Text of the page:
SDSU Professor Murray Jennex

The nuclear crisis in Japan is the worst the world has seen since the 1986 Chernobyl disaster. Yet fears of harmful radiation traveling to the California coast are unwarranted — so far.

According to Murray Jennex, San Diego State University College of Business Administration professor with expertise in nuclear containment testing, the particles traveling to the United States are so small in number that they pose no real health risk.

Radiation risk

“From a standpoint of radiation, I haven’t seen anything that should be a concern to us,” Jennex said. “They are finding a few particles, but they are of such a small quantity that it has no real impact on our health.”

Since the Fukushima Daiichi nuclear complex exploded last week, sending a gray plume of smoke high into the air, Jennex has tested background radiation all over San Diego County. His tests show that even with particles traveling from Japan, there is no significant increase in the background radiation that would be cause for alarm.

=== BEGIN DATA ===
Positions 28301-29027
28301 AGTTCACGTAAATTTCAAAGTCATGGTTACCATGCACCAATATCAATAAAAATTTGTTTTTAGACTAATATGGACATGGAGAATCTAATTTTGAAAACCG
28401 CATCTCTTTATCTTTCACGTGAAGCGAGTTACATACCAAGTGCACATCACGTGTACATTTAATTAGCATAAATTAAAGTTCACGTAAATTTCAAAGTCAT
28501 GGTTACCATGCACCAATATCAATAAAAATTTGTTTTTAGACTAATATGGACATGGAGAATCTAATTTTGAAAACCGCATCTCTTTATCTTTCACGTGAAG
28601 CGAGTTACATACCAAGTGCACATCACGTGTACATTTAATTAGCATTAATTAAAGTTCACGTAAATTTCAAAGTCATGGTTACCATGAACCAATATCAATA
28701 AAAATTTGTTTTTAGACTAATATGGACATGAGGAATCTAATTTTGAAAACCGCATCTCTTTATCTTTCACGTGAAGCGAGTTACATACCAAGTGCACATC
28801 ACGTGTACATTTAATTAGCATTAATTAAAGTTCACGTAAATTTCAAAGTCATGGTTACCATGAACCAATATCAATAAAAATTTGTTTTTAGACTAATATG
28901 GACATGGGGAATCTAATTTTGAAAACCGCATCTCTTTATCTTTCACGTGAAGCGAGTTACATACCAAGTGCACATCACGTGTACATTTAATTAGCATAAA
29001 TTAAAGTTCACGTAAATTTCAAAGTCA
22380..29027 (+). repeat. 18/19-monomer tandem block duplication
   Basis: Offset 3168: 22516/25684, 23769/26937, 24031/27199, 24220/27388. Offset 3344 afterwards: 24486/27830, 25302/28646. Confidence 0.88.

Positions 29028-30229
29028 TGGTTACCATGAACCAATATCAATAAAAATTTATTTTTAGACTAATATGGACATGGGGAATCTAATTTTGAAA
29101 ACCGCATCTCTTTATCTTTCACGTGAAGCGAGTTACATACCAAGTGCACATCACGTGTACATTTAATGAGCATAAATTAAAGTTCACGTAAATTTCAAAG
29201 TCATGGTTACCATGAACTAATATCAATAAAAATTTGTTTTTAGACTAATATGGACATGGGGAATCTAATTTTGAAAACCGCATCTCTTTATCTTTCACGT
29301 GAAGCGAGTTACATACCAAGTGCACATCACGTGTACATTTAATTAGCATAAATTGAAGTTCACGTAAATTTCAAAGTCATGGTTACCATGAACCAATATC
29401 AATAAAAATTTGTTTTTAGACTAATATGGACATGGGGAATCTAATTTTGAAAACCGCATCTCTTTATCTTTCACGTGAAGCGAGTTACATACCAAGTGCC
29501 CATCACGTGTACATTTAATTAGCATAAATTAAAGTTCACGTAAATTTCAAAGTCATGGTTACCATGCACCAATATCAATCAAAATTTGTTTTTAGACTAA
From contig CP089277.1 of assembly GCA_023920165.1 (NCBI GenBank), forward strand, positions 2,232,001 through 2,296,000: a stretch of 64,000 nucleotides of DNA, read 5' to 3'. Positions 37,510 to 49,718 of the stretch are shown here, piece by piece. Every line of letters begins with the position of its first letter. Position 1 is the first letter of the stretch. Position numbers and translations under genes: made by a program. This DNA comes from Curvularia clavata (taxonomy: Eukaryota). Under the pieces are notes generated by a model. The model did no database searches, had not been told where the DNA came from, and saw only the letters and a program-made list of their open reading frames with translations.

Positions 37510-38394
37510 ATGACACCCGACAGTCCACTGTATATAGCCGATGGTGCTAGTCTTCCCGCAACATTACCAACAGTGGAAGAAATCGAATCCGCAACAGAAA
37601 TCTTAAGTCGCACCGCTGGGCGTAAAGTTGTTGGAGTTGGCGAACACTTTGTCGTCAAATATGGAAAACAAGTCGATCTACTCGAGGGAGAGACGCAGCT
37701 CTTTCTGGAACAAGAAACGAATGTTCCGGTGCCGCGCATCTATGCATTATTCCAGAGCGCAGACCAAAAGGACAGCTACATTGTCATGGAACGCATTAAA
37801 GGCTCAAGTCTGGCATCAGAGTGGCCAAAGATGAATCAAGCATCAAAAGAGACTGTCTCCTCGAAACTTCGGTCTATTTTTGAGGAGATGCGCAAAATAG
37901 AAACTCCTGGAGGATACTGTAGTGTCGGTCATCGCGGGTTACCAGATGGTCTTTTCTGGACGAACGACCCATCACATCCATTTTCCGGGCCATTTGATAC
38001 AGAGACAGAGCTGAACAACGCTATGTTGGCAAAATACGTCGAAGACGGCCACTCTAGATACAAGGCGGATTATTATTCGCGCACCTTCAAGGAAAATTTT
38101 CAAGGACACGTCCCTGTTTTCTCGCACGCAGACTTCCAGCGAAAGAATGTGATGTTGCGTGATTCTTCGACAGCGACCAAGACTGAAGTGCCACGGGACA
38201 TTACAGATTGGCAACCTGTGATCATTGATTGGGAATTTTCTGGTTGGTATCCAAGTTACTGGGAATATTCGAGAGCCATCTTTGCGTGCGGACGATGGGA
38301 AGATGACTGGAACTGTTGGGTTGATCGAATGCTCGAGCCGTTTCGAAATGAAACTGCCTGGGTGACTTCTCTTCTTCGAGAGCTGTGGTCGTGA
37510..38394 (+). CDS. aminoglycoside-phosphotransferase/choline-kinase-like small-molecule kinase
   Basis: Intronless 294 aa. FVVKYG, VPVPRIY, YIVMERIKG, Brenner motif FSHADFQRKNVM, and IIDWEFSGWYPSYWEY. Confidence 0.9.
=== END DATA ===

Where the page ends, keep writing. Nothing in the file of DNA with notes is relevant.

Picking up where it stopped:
(Jennex’s readings can be viewed here.)

“There’s no real impact, or change, to our background radiation levels,” he said. “We’re at the same risk as we were before, which is incredibly low.”

Economic impacts will be greater

Jennex, who has 20 years of experience in the commercial nuclear power industry, teaches information security, crisis response and knowledge management/decision support, and works with SDSU’s homeland security program.

He said that while U.S. food inspectors will need to take extra precautions with food products coming from Japan, the bigger impacts to San Diegans, and Americans as a whole, will come from the economic fallout of the crisis, not the nuclear fallout.

“Products that come from Japan that need power to build and manufacture, there’s going to be an impact on that because this is a significant impact on the Japanese infrastructure.”

Jennex said he will continue his tests for the next week or so, unless the situation in Japan take a negative turn.


By Greg Block

SDSU NewsCenter